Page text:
An extra impetus came from the Fair Trade Towns campaign. In April 2000 the small British town of Garstang declared itself the world's first FTT, the start of local initiatives worldwide. The criteria are not to be underestimated: the local authority declares to support fair trade, products are for sale in shops, the catering trade, schools, associations, and companies are committed to the cause, and local media covers the topic. At the start of June 2013 the counter was up to 1,336 FTTs in 24 countries, including four towns in the Czech Republic: Litoměřice, Vsetín, Volyně and Český Krumlov.


In neighbouring Poland activists are doing their very best to follow in the Czech Republic's footsteps. In 2003 in Gdańsk a group with church roots set up the organisation Trzeci Świat I My (the third world and us), now known as the Polish Fair Trade Association (PFTA). After launching a number of successful activities in 2006 with the assistance of Germany’s Transfair, they set up an internet shop and encouraged some ten shops and catering establishments to sell or offer fair trade products. Together with FLO they also take responsibility for the legal registration of the quality label in Poland.  The group soon gained an eager following: students and young people in Warsaw (eFTe), ecologists in Kraków (Polska Zielona Siec) and anti-globalists (Alan Turing Foundation) in Wroclaw.

WFTDay  in Gdansk © Polish Fair Trade Association

In 2009 nine organisations together set up the Polish Coalition for Fair Trade. They coordinate the activities for World Fair Trade Day: publications, picnics, markets, workshops, lectures, concerts and film screenings. On the occasion of the 2009 European elections they urged politicians to speak up for fair trade. Twenty-three candidates signed the declaration, with five being elected. In 2010 John Kanjagaile from the Kagera Cooperative Union in Tanzania was the first producer to come and tell his story to the volunteers.In 2013 PFTA supplies approximately 400 points of sale across the whole country. The products usually arrive through Transfair or El Puente.

In 2012 all this good work accounted for a turnover of €600,000. And retailers are also discovering the market. At Tesco the products are not always identifiable as fair trade, but Marks & Spencer widely publicises its fair trade range. The biggest player is at present undoubtedly Orlen, a chain of filling stations offering fair trade coffee in its shops. For now, the coalition is still too weak to become a national quality label organisation in the Czech way, but this is indeed the aim.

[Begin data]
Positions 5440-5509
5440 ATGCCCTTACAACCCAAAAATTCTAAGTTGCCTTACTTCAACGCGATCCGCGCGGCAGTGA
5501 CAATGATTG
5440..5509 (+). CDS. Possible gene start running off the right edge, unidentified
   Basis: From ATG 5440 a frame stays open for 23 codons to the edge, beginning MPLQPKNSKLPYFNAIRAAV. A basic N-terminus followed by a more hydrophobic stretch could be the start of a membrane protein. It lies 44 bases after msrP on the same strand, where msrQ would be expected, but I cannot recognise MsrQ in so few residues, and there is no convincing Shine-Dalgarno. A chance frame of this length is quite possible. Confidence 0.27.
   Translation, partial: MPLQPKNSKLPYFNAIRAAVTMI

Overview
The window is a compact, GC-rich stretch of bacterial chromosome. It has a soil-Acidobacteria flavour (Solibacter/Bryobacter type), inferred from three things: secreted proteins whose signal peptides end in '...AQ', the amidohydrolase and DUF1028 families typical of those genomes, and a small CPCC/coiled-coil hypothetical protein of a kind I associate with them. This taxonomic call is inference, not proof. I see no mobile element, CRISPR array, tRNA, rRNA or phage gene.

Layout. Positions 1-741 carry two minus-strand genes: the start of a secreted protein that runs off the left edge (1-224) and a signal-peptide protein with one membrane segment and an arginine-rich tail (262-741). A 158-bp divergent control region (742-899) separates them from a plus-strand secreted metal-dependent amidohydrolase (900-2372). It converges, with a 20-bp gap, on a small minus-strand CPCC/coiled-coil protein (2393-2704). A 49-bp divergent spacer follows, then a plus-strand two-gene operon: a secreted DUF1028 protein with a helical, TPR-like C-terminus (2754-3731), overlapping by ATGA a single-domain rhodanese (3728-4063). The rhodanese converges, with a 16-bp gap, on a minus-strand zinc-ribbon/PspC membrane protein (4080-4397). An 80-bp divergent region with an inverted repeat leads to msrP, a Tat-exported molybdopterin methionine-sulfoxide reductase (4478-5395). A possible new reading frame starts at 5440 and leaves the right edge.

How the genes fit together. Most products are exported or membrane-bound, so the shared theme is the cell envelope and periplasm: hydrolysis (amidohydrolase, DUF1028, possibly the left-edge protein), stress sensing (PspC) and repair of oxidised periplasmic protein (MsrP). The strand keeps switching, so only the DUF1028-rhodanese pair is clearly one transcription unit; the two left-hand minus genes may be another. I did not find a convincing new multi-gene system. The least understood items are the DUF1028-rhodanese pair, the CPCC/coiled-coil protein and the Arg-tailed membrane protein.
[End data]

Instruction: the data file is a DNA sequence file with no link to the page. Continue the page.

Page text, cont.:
International cooperation ties are also presenting new opportunities in Poland. The Aware&Fair project makes Poznań a forerunner. The municipal council is siding with the project, tens of shops and catering establishments are on board, and at the university and schools students are discovering what sprawiedliwy trade is. A media campaign involved various television and radio stations, and on 6 December 2011 PFTA opened the first Polish world shop in Poznań. All conditions were then met, and the city became the first Fair Trade Town in the country.


The pathway in Hungary is comparable, but on a much smaller scale. Around the turn of the century the ecological NGO Védegylet (Protect the Future) was the first to swing into action. At their ökofeszt in 2005 they substituted the famous slogan ‘Another world is possible’ with ‘Another trade is possible’. Hundreds of activities were organised in the larger towns and in schools to explain the fair trade  concept to Hungarians.
In 2006, 11 local groups and NGOs joined up in the Fair World Association. One enormous boost was the then president László Sólyom lining up behind organic and fair food, and officially offering fair trade coffee in his palace.

Vilagbolt, recently opened worldshop in Budapest © Újszászi Györgyi 

But the Hungarian story has its ups and downs. In 2006 a first world shop opened in Budapest, but only for a year. The enthusiasm is there, but the groups are small and the resources limited. Miskolc was briefly a Fair Trade Town candidate, but the new right-wing mayor torpedoed the project. “We do not make a turnover,” summarises Györgyi Újszászi, a pioneer at Védegylet and in the coalition. “But there are more and more organic and other shops offering fair trade products. We have invested much in educational material for schools and young people - they are the future of our movement. And fortunately Budapest has recently gained a true world shop again: Vilagbolt!”


Slovaks have already been able to buy fair trade products from certain organic shops and cafés for several years, chiefly from German and Austrian importers.  Small organisations such as Fairtrade Slovakia do what they can to bring fair trade to the attention of a wider public. The pioneer in Slovakia is Allan Bussard, director of Integra Foundation, the local branch of the international Christian NGO Integral Alliance. He came into contact with fair trade through development projects in East Africa. In 2005 he set up Ten Senses, a company that was the first to succeed in directly putting a fair trade product on the Eastern European market. Macadamia nuts from Kenya heralded the import and processing of high quality coffee originating from the Oromia Coffee Farmers Cooperative Union in Ethiopia. This ‘coffee with a story’ is marketed under the brand name Samay.